The Darkside Detective is a classic point and click adventure game with a distinct sense of humour. It has been released today for PC, Mac and Linux.

Noir Lore

Where cultists crawl, where demons dwell, where the occult… occults? you’ll find Detective Francis McQueen, the sole member of the criminally underfunded Darkside Division. When evil darkens the doorsteps of Twin Lakes City – hell, even when it just loiters around shop fronts or hangs out in shady alleyways – he’s there, ready to investigate the cases that nobody else will. He is The Darkside Detective.

Join Detective McQueen and Officer Dooley as they investigate 6 bizarre cases. From the occult to the supernatural, anything is possible in this micro adventure game.


The Making of

The game was born at the Galway Game Jam in November 2014. Its original demo created in under 8 hours by Paul Conway & Christopher Colston. The short prototype proved to be quite popular after it was posted online, convincing the team that there was life in creating an extended game. Dave & Tracey McCabe joined the team as a writer and programmer respectively, with Ben Prunty coming onboard as a composer.

The main aim of the team is to deliver a series of small adventure stories all wrapped up into the one game. Come and join Detective Francis McQueen as he investigates the most bizarre and obscure cases that come across his desk. From the occult to the supernatural, anything is possible in this micro adventure game.


  • I enjoy humor in games, but it’s rare that I genuinely crack up. DoomCube’s The Darkside Detective demo had me laughing consistently with its silly sense of humor…
  • Darkside Detective looks like it might be a nineties Lucasarts take on Ghostbusters, by way of Columbo.
  • Looking for a new point-and-click adventure game to get excited for? Well, Darkside Detective may just be up your alley…
  • …it’s got a nice-‘n-breezy sense of humour running throughout.
  • …a great moody soundtrack and wonderful dark, yet colorful pixel art graphics.
  • There certainly is an undeniable charm to the game, with a sense of humor that pokes fun at all the other detective stories that take themselves way too seriously.
  • …definitely has potential

Get it

The Darkside Detective
The Darkside Detective
Developer: Spooky Doorway
Price: 11,49 €

Humble Bundle Version

TouchPress (Dublin) Multiple Roles



Image result for touchpress

TouchPress Inc, (formerly StoryToys)  make educational apps for children and are looking for candidates for multiple roles.

The company which is behind the hugely successful My Very Hungry Caterpillar franchise is based in Trinity Street, Dublin.

The vacancies are for:

*Build Engineer
*UNITY Engineer
*Full Stack Senior Developer
*Graphic Designer/Art Director
*Project Manager

These vacancies are full time.

For more info and to apply go to:


Marketing Role – Galway City

We are recruiting a Marketing Ninja (yes, that’s a real job tittle) to join our small, world class, high performing team of game designers, artists, developers, animators and testers.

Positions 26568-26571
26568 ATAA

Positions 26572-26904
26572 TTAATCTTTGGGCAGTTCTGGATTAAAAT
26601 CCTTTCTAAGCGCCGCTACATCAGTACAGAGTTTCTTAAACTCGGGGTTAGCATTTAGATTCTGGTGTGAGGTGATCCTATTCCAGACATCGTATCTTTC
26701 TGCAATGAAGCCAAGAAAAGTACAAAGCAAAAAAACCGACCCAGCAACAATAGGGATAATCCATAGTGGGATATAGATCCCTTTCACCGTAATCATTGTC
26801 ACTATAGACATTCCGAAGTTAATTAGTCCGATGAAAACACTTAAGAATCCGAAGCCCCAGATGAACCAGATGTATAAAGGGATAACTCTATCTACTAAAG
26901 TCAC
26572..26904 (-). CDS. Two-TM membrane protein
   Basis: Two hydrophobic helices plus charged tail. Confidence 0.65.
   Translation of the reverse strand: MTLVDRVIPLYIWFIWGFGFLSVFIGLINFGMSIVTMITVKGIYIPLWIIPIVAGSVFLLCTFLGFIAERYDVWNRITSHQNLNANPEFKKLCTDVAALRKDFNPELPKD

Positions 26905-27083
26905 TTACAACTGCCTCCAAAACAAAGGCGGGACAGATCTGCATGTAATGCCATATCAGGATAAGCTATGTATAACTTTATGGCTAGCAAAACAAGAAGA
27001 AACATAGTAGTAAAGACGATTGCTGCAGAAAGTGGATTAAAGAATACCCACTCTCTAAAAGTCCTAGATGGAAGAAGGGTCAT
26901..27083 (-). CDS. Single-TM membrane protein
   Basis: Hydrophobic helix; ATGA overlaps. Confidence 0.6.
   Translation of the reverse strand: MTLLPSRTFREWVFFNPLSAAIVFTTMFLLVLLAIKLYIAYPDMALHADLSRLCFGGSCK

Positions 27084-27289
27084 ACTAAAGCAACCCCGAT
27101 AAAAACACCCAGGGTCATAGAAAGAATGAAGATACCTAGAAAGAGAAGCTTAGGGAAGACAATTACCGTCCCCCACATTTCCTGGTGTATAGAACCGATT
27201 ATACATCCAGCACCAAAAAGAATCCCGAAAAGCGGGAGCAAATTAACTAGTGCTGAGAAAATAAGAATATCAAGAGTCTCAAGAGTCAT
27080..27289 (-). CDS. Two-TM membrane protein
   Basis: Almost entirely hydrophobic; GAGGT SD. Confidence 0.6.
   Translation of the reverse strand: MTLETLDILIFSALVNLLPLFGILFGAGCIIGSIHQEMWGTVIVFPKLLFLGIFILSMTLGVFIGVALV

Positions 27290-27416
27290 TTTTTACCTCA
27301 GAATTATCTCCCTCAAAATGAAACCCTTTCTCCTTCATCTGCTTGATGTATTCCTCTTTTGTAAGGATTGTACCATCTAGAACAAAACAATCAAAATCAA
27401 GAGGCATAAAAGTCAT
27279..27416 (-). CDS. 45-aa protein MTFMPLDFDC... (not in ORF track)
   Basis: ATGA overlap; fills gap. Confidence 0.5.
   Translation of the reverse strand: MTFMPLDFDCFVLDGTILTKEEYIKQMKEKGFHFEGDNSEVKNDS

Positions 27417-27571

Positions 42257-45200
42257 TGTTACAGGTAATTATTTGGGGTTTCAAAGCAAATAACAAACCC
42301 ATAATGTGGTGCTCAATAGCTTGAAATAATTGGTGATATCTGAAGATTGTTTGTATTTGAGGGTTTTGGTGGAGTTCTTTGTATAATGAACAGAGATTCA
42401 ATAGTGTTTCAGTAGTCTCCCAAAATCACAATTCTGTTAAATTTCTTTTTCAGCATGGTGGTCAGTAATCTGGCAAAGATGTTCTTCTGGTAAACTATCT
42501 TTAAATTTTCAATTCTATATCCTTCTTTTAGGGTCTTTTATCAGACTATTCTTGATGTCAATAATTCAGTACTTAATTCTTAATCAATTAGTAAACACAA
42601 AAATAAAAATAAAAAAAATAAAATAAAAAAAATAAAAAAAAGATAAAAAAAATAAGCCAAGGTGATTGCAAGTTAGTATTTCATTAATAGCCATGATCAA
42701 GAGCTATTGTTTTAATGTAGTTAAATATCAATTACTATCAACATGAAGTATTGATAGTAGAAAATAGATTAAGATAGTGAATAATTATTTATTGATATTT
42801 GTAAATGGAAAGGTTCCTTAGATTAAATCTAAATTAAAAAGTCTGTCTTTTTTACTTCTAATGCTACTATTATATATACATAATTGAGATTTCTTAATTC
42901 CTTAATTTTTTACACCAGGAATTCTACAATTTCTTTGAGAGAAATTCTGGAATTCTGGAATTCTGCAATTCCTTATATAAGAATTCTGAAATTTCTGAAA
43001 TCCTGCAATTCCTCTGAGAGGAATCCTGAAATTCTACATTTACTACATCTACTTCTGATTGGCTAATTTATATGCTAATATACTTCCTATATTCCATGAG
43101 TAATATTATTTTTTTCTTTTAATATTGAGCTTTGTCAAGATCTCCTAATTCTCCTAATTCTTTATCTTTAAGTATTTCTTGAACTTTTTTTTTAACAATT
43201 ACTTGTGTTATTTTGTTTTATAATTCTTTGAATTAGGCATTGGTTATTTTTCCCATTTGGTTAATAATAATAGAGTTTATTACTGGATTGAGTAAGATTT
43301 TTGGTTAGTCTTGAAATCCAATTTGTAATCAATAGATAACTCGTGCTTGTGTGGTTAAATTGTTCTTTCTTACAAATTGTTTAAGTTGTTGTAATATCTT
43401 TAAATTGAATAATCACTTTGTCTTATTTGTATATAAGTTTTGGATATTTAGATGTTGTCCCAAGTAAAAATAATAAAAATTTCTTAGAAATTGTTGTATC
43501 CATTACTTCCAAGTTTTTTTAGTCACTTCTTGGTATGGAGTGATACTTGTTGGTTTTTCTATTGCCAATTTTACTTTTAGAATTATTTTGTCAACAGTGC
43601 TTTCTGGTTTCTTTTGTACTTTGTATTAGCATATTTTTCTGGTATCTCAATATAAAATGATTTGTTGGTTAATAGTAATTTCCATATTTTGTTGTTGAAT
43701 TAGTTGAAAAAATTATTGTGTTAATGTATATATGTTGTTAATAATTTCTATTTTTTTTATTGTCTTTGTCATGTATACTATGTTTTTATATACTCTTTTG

The role is full time permanent and salary will be negotiated on second interview.

The ideal person will be ready to hit the ground running on a major project, executing the marketing plan of an upcoming launch while undertaking a variety of marketing projects for the existing game portfolio.

Exciting and challenging day to day work will include:
– Interacting with international Journalists, Bloggers, Reviewers, Streamers by phone and email.
– Writing PR, articles, player community content, posts.
– Producing screen recordings, live videos, gifs, memes.
– Interacting with our player base through email, forums and numerous social media accounts.
– Building and managing a network of relationships with other community managers.
– Managing website content, building micro sites and landing pages.
– Running competitions and organising events.

… and loads more, so the person needs to be used to high performing environments with lots of personal responsibility given and hard work and high output expected.

To apply for this position please email with:
1. A summary of any complex marketing projects you have executed and the results achieved
2. Links to fun content you have written
3. Links to game related forums where you contribute
4. Links to any websites or landing pages you have built and a summary of the tools you used
5. Examples of PR which you had published in major media

If you are interested in establishing a career in game marketing but don’t have experience in this field, we may consider an internship in addition to this role – so please specify when you contact us.

More information available at

Graphics Programmer Role – Galway City

We’re looking for a Graphics Wizard (that’s an official company title) to join the 9th Impact team. You might be familiar with the role from such job descriptions as Graphics Programmer or Rendering Engineer.

The role is full time permanent based in the magical city of Galway and salary will be negotiated on second interview.

The candidate will have a passion developing amazing visual effects and love the challenge of optimizing for mobile. You will have strong maths background, an eye for detail, artistic flair, code in C# and have experience in Unity engine.